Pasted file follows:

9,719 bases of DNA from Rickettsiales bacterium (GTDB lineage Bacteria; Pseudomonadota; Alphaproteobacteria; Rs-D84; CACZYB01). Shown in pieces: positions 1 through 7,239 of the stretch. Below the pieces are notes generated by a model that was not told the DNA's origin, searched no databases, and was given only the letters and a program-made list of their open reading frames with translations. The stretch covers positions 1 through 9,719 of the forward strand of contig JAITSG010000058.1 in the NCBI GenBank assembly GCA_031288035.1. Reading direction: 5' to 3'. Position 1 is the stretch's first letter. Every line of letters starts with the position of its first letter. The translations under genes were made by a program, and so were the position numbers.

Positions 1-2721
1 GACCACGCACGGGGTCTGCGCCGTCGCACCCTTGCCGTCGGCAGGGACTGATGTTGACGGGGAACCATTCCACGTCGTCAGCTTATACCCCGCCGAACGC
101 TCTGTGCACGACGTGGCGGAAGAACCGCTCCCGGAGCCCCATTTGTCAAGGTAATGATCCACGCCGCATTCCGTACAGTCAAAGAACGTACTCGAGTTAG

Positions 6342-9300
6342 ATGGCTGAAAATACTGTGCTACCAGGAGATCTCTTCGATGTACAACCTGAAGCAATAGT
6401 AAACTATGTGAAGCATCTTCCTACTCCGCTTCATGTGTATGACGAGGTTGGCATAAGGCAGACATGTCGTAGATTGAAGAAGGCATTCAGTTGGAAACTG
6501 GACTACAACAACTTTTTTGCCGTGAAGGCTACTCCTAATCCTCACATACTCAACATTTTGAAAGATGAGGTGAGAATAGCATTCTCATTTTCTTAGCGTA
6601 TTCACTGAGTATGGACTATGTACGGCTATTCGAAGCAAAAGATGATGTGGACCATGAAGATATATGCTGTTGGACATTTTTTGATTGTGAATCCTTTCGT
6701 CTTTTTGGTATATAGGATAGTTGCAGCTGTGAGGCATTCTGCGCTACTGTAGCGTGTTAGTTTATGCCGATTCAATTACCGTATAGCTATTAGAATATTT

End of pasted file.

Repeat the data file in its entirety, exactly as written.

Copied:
9,719 bases of DNA from Rickettsiales bacterium (GTDB lineage Bacteria; Pseudomonadota; Alphaproteobacteria; Rs-D84; CACZYB01). Shown in pieces: positions 1 through 7,239 of the stretch. Below the pieces are notes generated by a model that was not told the DNA's origin, searched no databases, and was given only the letters and a program-made list of their open reading frames with translations. The stretch covers positions 1 through 9,719 of the forward strand of contig JAITSG010000058.1 in the NCBI GenBank assembly GCA_031288035.1. Reading direction: 5' to 3'. Position 1 is the stretch's first letter. Every line of letters starts with the position of its first letter. The translations under genes were made by a program, and so were the position numbers.

Positions 1-2721
1 GACCACGCACGGGGTCTGCGCCGTCGCACCCTTGCCGTCGGCAGGGACTGATGTTGACGGGGAACCATTCCACGTCGTCAGCTTATACCCCGCCGAACGC
101 TCTGTGCACGACGTGGCGGAAGAACCGCTCCCGGAGCCCCATTTGTCAAGGTAATGATCCACGCCGCATTCCGTACAGTCAAAGAACGTACTCGAGTTAG

Positions 6342-9300
6342 ATGGCTGAAAATACTGTGCTACCAGGAGATCTCTTCGATGTACAACCTGAAGCAATAGT
6401 AAACTATGTGAAGCATCTTCCTACTCCGCTTCATGTGTATGACGAGGTTGGCATAAGGCAGACATGTCGTAGATTGAAGAAGGCATTCAGTTGGAAACTG
6501 GACTACAACAACTTTTTTGCCGTGAAGGCTACTCCTAATCCTCACATACTCAACATTTTGAAAGATGAGGTGAGAATAGCATTCTCATTTTCTTAGCGTA
6601 TTCACTGAGTATGGACTATGTACGGCTATTCGAAGCAAAAGATGATGTGGACCATGAAGATATATGCTGTTGGACATTTTTTGATTGTGAATCCTTTCGT
6701 CTTTTTGGTATATAGGATAGTTGCAGCTGTGAGGCATTCTGCGCTACTGTAGCGTGTTAGTTTATGCCGATTCAATTACCGTATAGCTATTAGAATATTT